I love to write about great examples of combining technology and direct mail and today is no different. I got a mailer from Acura that boasted an “Interactive Preview” on the full-color, large envelope. So I opened it. Inside were several stock-quality inserts, one of which was personalized and variably-printed and included instructions for downloading an app to access the rest of the mailer. So I did.

Inside were different views of the car. Well, with the app, it recognized the images from the mailer and offered several different options. From scanning the picture above, it whisked me away to a 360-degree view of the interior, that I could pinch and rotate on my smartphone. Cool stuff. Not everything from the mailer was scannable, but as I flipped through looking for the icon app to scan my next experience, I saw and read about many features of the car. I eventually scanned another section (below) and it took me to a product video (still hosted within the app) that engaged me with the piece for a little while longer.

There are many great examples of technology with direct mail popping up everywhere, but this example stuck with me for several reasons:

It truly was a multichannel experience – the mail was attractive, it used my smartphone, so I had another tangible element in the mix, and it used video and augmented reality (sort of).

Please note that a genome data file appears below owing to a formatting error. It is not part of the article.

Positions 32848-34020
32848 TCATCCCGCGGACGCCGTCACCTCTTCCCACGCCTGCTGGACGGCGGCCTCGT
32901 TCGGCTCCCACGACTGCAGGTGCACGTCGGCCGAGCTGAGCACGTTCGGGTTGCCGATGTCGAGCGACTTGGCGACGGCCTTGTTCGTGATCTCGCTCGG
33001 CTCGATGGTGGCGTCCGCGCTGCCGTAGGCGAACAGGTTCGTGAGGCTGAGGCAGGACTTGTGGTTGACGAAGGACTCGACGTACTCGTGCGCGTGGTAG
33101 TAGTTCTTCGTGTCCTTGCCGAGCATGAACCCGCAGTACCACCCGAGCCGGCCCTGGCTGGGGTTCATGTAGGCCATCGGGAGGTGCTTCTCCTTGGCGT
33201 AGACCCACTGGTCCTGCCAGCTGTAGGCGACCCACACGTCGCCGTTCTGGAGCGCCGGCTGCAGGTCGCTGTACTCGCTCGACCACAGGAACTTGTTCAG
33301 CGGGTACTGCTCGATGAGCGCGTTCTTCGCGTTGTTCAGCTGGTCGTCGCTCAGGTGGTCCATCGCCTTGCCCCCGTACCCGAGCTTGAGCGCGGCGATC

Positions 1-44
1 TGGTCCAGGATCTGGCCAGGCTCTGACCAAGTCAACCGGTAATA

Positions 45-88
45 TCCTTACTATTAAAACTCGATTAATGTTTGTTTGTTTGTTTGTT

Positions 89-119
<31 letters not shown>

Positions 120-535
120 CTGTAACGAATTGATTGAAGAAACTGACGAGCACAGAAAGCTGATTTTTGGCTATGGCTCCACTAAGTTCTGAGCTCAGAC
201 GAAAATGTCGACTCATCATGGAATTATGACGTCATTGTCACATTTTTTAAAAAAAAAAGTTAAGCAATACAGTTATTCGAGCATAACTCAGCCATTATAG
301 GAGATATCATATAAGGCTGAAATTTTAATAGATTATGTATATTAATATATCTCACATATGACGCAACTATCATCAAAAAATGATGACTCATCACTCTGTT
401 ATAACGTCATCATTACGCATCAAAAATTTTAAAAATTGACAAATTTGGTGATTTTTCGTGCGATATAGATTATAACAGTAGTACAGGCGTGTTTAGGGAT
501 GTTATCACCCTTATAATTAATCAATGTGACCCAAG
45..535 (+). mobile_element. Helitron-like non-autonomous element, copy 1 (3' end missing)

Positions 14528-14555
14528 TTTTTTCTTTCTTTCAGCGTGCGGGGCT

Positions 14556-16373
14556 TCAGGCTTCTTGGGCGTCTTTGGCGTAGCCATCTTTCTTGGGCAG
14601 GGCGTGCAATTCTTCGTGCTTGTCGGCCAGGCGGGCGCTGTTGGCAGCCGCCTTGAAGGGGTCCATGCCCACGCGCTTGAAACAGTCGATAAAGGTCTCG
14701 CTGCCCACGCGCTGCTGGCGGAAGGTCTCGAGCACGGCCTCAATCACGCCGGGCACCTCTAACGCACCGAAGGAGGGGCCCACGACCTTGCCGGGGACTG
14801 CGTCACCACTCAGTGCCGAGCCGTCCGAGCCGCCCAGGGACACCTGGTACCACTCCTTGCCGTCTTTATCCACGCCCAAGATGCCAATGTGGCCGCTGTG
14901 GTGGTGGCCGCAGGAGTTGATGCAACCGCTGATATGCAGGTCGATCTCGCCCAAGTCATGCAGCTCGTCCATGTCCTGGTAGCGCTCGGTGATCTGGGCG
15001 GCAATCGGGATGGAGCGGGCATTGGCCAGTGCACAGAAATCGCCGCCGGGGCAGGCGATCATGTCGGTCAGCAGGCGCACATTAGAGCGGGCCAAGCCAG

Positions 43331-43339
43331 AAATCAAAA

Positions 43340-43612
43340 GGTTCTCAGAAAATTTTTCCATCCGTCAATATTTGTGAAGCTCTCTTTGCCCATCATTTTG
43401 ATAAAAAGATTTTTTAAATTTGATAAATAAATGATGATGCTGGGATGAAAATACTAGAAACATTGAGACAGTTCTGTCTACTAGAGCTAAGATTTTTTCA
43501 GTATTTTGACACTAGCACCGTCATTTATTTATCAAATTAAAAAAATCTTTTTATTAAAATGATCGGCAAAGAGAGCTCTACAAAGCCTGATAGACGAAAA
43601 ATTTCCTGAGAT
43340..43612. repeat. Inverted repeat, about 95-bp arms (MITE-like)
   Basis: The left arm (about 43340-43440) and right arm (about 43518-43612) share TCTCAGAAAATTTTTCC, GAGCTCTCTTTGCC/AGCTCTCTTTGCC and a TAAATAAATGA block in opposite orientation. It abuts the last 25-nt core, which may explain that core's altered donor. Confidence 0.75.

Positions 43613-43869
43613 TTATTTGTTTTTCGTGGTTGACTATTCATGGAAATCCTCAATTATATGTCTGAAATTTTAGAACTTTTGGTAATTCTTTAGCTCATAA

It urged me to explore the entire piece – Although there were only two things to scan on the piece, I searched for more, and ended up seeing the entire mailing. This sort of mail treasure hunt should be used more often.

It was shareable – After i finished with this piece, I let a co-worker borrow it. “How cool is this, Rick?” The best direct mail pieces are keepsakes and things that have a shelf life far beyond the first read.

What I would have liked to see was a code to scan to register for a test drive, or providing directions to the local dealership. Something with a conversion in mind, but overall, this mailing was a homerun. These principals apply FAR beyond automotive dealer solutions. None of the elements were that far-fetched, but the execution and the experience made it all come together so well.